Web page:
Statutory Scheme and Employment Law Rights
One of the common issues for employees who feel they have been treated unfairly is that they do not know what protections they are entitled to under the laws. There are many statutes that are relevant to both employees and employers, clarifying certain rights and responsibilities. The following is a brief summary of some of the common laws affecting employment lawsuits in New York and Connecticut:
Title VII of the Civil Rights Act of 1964
This is probably the most well known employment discrimination law. It specifically prohibits any discrimination in the workplace on the bases of sex (gender), race, color, religion, or national origin. The statute also addresses sexual harassment and discrimination based upon pregnancy or having a child. While this is a comprehensive law, it only applies to employers who have at least fifteen employees.
The Age Discrimination in Employment Act, 29 U.S.C. § 629 et seq. (ADEA)
A statute that only applies to employers with at least twenty employees, this Act prohibits discrimination against individuals who are forty years or older.
The American With Disabilities Act, 42 U.S.C. § 12101 et seq. (ADA)
This Act prohibits employers with fifteen or more employees from discriminating against a qualified individual who has a disability.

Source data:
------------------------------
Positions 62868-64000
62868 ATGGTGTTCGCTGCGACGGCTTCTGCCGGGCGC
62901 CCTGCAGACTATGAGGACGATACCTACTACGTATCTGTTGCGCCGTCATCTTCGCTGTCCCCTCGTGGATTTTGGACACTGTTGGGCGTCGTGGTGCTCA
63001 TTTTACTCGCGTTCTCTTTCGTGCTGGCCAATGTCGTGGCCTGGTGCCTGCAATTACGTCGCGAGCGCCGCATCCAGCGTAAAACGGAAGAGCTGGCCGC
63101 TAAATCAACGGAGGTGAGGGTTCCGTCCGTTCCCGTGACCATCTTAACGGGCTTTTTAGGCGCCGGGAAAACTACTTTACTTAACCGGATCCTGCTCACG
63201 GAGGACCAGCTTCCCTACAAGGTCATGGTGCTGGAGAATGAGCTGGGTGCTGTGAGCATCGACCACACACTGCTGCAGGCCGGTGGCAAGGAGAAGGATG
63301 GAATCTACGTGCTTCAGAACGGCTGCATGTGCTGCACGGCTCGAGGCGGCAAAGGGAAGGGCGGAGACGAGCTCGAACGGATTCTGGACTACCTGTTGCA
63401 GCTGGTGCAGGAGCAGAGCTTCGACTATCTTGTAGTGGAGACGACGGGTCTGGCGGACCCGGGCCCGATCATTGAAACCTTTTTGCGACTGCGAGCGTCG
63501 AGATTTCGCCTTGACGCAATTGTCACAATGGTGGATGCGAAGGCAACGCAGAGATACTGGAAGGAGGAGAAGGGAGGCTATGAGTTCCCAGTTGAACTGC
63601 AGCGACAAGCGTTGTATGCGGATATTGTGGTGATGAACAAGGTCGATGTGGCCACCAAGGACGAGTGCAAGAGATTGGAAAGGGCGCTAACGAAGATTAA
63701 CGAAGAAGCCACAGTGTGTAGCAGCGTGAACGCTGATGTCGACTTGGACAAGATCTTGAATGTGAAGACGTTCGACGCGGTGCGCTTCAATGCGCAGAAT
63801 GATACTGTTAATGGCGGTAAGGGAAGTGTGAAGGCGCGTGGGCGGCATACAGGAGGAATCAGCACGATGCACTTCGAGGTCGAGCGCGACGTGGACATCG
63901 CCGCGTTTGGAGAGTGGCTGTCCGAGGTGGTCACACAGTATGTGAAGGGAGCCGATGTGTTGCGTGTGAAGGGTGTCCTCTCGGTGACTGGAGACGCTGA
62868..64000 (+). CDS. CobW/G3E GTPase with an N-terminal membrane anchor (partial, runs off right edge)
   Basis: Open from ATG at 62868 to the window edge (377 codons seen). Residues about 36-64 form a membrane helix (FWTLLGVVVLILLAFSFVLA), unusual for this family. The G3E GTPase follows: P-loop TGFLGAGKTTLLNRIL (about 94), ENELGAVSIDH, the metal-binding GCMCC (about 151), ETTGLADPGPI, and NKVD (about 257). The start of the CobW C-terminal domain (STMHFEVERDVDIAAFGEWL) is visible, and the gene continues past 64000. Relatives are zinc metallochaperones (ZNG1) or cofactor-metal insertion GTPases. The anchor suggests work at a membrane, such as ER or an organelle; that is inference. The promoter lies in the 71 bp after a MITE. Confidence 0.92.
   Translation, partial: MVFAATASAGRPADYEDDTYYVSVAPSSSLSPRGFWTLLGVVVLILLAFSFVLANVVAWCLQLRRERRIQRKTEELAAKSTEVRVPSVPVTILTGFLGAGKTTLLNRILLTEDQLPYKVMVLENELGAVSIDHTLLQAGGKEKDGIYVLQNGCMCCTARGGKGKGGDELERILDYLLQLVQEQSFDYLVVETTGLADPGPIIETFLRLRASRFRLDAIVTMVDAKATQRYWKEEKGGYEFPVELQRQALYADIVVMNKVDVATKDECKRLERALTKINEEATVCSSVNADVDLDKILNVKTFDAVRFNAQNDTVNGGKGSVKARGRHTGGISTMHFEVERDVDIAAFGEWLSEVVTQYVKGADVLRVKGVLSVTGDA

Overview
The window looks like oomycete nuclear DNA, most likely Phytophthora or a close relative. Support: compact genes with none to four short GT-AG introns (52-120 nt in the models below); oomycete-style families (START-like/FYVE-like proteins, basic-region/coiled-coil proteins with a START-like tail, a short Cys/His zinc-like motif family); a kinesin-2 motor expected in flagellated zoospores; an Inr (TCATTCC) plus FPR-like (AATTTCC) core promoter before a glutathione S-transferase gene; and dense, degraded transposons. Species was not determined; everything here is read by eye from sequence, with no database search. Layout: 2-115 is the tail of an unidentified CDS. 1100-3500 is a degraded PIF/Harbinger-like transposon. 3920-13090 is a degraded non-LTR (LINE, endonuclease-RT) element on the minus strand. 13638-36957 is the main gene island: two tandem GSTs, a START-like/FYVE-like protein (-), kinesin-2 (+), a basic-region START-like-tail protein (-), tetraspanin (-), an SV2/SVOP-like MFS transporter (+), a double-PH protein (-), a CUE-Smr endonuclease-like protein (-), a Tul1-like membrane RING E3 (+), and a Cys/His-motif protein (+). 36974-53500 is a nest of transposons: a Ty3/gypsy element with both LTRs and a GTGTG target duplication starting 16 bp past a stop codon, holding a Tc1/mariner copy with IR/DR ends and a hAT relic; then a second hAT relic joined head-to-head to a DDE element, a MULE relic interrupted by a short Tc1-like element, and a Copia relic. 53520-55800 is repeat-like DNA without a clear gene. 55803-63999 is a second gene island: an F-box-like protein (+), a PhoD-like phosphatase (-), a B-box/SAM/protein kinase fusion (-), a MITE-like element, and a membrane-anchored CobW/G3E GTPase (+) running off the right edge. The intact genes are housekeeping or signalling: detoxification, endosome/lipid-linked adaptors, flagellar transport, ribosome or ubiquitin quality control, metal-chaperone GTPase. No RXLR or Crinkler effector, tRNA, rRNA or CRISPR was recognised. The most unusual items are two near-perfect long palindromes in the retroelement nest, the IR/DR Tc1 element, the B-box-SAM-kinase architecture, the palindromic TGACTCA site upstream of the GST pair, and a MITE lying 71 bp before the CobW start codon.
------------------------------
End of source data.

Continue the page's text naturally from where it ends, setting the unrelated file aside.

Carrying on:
The Family Medical Leave Act, 29 U.S.C. § 2601 et seq.
Under this Act, FMLA, an employer with fifty or more employees must provide eligible employees with unpaid family and/or medical leave, as well as job protection while on that leave. Those who are eligible may receive up to twelve weeks of unpaid leave in a twelve month period under specific circumstances.
The Fair Labor Standards Act/Equal Pay Act, 29 U.S.C. § 206(d)
This act applies to all employers, regardless of how many employees they have. It does not require that there is intent to discriminate in order for it to be applicable. Under this act, it is illegal for an employer to discriminate with respect to pay based on an individual’s gender.
The Occupational Safety and Health Act, 29 U.S.C. § 651 et seq. (OSHA)
This statute is focused on workplace safety, especially protecting employees from exposure to hazardous materials such as asbestos.
The Older Worker’s Benefit and Protection Act
This statute, an amendment to the Age Discrimination in Employment Act, specifies protections for older workers. It also clearly lists the requirements for waiving ADEA claims. Some of the common provisions in separation agreements are derived from this Act, such as the twenty one day review period and seven day revocation period.
The Connecticut Fair Employment Practices Act, C.G.S. § 46a-60 et seq.
This state law covers similar grounds to federal anti-discrimination laws and expands upon them. Under this Act, all employers are prohibited from discriminating based upon marital status, sexual orientation, ancestry, and genetic information, regardless of the number of employees.
At Maya Murphy, we represent employees in New York and Connecticut who are protected under any and all of these statutes. We are able to explain the laws to our clients and the protections they are entitled to under them. If you feel you have been mistreated by your employer or in your place of employment and would like to explore your employment law options, contact us today. We have the experience and knowledge you need at this critical juncture. We serve clients in both New York and Connecticut including New Canaan, Bridgeport, White Plains, and Darien.